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Monday 15th August 2011 | 12:30
The civil unrest which began in London and spread across the country in recent days has been appalling. It's fairly easy for clever economists to work out how much money it has cost our country in lost revenue and assets; far more difficult to quantify the emotional and social damage done to people's lives and their local communities.
It's right that so many people, particularly those directly affected, have condemned what has happened in unequivocal terms. Less welcome are the comments seeking to lay the blame for these incidents on any specific group. But as it has been suggested elsewhere, the reactionary nature of riots will always tend to harden existent opinion on all sides. That's why it's so important that we stand against those who would seek to use this as an opportunity to clamp down on civil liberties.
We have seen a whole range of bizarre suggestions made - the classic knee-jerk illiberal and unproductive proposals that get made every time something goes wrong in this country. Some people in Parliament and elsewhere have chosen to focus on the use of social media in these riots. And David Cameron has responded by announcing a review designed to explore whether it would be 'right and possible' to turn off social networks or mobile phone services during times of civil unrest.
Yet even if we look at these riots in isolation - always a dangerous approach to policy-making - the idea that we should prevent communication via these networks is patently ludicrous. The brilliant response to the riots on Facebook, Twitter and the wider internet, embodied most clearly by the website Riot Clean-Up, has arguably done more to bring communities together than anything else. And speaking for my local area, the Twitter feed from the Cambridgeshire Constabulary (@CambsCops) has been very useful in providing information and reassurance about the situation where we are. It has even been helpful in identifying suspects and making arrests. And of course people rely on these networks to stay in touch with their friends and families. Turning them off would induce panic and fear - exactly the opposite of what is needed.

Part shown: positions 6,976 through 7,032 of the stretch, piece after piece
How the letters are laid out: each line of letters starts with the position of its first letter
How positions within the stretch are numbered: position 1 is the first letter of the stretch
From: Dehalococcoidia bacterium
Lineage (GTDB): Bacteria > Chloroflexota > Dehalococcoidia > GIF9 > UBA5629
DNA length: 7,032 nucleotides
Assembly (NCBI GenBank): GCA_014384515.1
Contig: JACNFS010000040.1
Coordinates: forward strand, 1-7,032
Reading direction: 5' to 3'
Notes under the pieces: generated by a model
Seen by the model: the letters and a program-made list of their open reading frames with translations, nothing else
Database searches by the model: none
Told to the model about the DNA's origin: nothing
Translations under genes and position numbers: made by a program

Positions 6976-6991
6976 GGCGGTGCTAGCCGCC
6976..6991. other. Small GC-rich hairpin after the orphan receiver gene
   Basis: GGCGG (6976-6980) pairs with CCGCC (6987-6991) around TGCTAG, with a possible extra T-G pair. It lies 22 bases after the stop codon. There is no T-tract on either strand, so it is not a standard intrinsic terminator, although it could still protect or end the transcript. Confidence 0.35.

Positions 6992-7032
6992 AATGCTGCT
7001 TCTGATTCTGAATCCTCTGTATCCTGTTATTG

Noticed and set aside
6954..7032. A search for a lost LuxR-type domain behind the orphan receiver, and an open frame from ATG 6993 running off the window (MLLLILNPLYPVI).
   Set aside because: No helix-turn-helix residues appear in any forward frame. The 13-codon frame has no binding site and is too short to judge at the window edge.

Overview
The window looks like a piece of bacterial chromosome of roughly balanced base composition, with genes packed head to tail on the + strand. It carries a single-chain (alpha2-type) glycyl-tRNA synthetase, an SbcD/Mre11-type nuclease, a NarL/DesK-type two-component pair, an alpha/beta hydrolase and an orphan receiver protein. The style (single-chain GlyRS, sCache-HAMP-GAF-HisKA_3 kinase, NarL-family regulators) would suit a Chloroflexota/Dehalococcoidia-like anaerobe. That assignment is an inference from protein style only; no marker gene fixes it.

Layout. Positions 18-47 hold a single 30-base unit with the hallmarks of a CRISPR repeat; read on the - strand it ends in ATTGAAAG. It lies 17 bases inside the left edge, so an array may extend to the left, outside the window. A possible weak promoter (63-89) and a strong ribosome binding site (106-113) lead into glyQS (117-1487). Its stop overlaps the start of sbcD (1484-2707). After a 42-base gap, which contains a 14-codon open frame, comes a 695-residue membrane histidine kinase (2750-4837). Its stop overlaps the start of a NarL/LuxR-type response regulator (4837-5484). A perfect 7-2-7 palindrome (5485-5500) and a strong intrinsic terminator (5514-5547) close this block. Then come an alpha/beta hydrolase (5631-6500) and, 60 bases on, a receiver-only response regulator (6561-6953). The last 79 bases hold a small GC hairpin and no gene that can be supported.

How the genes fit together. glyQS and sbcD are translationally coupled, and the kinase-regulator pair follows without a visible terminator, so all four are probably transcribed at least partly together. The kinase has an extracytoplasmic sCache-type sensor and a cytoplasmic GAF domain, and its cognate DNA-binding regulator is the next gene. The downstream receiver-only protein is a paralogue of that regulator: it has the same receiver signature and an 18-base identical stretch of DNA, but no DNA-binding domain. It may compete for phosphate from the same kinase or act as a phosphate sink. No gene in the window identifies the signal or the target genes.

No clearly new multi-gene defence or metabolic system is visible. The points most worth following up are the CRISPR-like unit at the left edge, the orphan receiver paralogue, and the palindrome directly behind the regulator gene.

This situation is a perfect microcosm of what is so wrong with so much of our politics. Decisions are made, based on the actions of a small minority, which have a huge impact on the law-abiding majority. There is little evidence to suggest this is a problem that needs to be tackled, and yet the government seems to be seriously considering curbing freedom of communication in a manner which would make it far harder for the good things that have come from this unrest either to continue or to happen again.
This government was undoubtedly elected with a mandate to restore the civil liberties that were trampled underfoot by Labour during their time in power. And there's no question it has begun to do some valuable work in that regard. But this authoritarian knee-jerkery is a reminder of the bad old days. Those who cherish liberty in all parties and none must now defend these important new forms of communication.
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